Alleging Fraud, State Moves Against Three Alternative Energy Suppliers

Despite promises of lower gas and electric costs, many customers saw steep spikes in their utility bills

Credit: NJTV
Acting Attorney General John Hoffman.
The state yesterday sought to crack down on unscrupulous alternative energy suppliers who allegedly defrauded customers by telling them they would save money if they switched from their utilities only to see their electric and gas bills skyrocket.

In three separate civil complaints filed by the Attorney General’s Office, the New Jersey Division of Consumer Affairs, and the state Board of Public Utilities, three third-party suppliers were accused of using misleading and deceptive marketing to urge customers to switch suppliers by offering guaranteed savings.

What those customers typically ended up with, in fact, were huge spikes in their electric and gas bills.

“These three companies allegedly lured consumers with promised monthly savings that turned out to be fictional,’’ said acting Attorney General John Hoffman at a press conference in the Justice Complex in Trenton. “Even worse, consumers who hoped to save money instead saw their bills increase to unconscionable levels.’’

The issue arose this past year when more than 100 energy suppliers were actively soliciting residential customers to switch their gas and electricity from incumbent utilities because of a steep drop in natural gas prices, a trend that made it easier to compete with the more established companies.

That all changed this winter when the Northeast was hit with unusually frigid temperatures, sending natural gas prices soaring. Because some suppliers had not locked in prices to buy the fuel, they passed along big increases to customers. In some cases, the increases amounted to several hundred dollars a month more than consumers would have paid if they had stayed with their utility.

The three energy suppliers accused in the separate civil complaints are Palmco Power NJ, LLC and Palmco Energy, NJ, LLC; HIKO Energy LLC; and Keil & Sons (doing business as Systrum Energy). Two of the companies failed to respond to calls or e-mail messages seeking comment on the allegations. Systrum Energy, according to its website, has ceased enrolling new customers in New Jersey.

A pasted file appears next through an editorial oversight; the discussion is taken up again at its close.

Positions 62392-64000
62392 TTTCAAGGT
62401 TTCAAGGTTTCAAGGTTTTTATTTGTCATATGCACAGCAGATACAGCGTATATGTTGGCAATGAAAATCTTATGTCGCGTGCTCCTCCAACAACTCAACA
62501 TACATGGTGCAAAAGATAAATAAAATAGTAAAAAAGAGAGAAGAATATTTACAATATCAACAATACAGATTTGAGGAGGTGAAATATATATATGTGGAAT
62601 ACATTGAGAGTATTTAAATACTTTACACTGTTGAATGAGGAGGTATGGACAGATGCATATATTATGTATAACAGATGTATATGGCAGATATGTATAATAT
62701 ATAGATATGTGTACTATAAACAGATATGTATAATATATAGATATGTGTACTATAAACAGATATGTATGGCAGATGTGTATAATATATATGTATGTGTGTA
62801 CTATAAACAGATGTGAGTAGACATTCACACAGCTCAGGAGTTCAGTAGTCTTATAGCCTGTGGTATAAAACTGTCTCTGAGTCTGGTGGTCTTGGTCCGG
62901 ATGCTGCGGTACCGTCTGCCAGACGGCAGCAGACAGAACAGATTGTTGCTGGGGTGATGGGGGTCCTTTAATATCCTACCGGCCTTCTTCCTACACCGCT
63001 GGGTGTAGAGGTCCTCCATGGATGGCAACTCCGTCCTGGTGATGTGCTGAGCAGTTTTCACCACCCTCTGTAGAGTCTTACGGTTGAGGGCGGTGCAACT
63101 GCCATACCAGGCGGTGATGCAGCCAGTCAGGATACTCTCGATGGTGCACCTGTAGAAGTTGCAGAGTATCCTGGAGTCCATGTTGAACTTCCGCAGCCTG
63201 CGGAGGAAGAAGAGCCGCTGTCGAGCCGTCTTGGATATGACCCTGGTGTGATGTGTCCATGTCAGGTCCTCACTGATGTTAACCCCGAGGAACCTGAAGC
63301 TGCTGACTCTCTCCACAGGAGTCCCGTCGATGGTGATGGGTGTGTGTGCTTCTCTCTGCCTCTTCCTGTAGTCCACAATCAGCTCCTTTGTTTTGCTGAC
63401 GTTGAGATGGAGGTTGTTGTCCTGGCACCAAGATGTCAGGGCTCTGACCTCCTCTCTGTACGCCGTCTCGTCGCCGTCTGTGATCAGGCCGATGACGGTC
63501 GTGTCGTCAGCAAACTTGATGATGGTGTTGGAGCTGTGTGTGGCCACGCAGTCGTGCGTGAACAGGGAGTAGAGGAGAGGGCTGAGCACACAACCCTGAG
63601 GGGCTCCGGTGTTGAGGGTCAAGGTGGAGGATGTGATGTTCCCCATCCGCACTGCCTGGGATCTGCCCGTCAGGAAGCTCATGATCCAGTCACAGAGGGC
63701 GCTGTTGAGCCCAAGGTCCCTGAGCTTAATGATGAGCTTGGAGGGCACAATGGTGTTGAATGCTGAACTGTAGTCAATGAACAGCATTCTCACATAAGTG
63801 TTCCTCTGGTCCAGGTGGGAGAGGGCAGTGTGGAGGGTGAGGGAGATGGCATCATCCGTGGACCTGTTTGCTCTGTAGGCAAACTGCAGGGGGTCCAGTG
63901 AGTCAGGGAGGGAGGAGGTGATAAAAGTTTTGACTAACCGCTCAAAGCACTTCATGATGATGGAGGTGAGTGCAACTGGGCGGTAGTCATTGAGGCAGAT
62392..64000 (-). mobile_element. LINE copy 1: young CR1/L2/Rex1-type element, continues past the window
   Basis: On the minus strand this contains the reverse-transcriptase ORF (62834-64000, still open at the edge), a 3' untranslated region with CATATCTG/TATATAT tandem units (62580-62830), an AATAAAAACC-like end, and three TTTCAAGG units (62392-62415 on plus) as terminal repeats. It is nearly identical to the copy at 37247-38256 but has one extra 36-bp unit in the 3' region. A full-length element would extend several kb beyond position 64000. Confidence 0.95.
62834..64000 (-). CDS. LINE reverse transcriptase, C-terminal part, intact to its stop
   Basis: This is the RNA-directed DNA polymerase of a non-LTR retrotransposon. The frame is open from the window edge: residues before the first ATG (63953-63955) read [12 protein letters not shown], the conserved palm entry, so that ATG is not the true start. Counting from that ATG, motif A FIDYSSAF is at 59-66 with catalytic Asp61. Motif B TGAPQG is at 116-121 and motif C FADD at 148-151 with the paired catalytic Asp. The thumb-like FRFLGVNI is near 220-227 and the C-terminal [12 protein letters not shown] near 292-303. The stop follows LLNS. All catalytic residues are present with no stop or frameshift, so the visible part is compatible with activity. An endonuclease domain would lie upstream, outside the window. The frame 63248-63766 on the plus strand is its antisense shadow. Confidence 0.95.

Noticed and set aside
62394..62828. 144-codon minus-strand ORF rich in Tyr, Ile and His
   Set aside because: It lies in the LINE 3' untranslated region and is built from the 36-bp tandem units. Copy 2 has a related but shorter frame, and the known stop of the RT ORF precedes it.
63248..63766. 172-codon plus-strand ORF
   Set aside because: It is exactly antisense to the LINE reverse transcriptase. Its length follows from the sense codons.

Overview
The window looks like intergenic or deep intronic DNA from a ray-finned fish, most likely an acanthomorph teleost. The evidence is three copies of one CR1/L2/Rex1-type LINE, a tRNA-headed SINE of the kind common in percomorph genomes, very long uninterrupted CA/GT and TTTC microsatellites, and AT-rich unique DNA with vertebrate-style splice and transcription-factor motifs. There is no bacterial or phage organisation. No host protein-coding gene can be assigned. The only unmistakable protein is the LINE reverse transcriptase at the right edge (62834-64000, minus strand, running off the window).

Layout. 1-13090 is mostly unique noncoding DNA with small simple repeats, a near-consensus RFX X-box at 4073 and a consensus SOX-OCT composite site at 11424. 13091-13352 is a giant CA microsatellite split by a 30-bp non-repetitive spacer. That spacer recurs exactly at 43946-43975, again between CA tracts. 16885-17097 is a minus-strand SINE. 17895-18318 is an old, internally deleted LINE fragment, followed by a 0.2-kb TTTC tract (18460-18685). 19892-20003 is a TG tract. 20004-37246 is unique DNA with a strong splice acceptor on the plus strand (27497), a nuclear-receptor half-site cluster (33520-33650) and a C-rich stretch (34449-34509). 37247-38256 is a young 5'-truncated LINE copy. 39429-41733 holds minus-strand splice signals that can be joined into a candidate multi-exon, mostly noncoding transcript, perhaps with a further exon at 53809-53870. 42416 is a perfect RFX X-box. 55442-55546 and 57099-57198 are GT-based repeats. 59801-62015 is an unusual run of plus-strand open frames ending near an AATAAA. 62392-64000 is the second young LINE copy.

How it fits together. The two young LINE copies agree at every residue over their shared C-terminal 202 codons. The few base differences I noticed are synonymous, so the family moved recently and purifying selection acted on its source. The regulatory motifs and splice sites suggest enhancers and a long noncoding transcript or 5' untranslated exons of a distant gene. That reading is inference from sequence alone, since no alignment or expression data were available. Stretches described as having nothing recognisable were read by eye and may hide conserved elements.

Palmco released a statement responding to the allegations. ‘’Palmco values excellent service and satisfaction and we’re currently look into the information provided by the New Jersey Attorney General’s office.’’

All three companies generated nearly 1,500 complaints to various state regulatory bodies—far more than they have received about other energy suppliers, according to officials.

Two of the companies were also accused of “slamming’’ customers — switching them from their current utility accounts without their permission or knowledge. According to state officials, the two were Palmco and HIKO.

Hoffman said the state will seek civil penalties, other fees and potential restitution for customers who were switched without their consent and ending up paying more on their utility bills than they would otherwise have done. He also did not rule out revoking the companies’ licenses to sell gas or electricity in the state.

However, customers who signed so-called variable price contracts, which allowed utility prices to rise depending upon market prices, may not be entitled to restitution. Hoffman compared the situation with risks incurred by homeowners who sign variable-rate mortgage loans.

In detailing the charges against the three companies, state officials repeatedly emphasized that the vast majority of alternative energy suppliers, dubbed Third Party Suppliers (TPS) in bureaucratic jargon, are not guilty of the same offenses.

“While today’s announced allegations against a few energy suppliers should send a clear message to the energy supply industry, consumers should understand that there is still a robust market of alternative energy suppliers to be considered that may offer savings on electric and gas bills,’’ said BPU President Diane Solomon.

To some state officials, the controversy over misleading marketing and advertising practices could lead residential customers to shy away from looking to reduce their energy bills by switching suppliers. For most of the 15 years since the state deregulated the energy sector, few residential customers have bothered to switch suppliers.

According to BPU data as of April 2014, 9.5 percent of residential gas customers have switched suppliers and 15 percent of residential electric customers have done the same. The numbers reflect a big improvement over earlier years when customers were also allowed to switch, but still are much lower than some other states, which have deregulated the energy sector.

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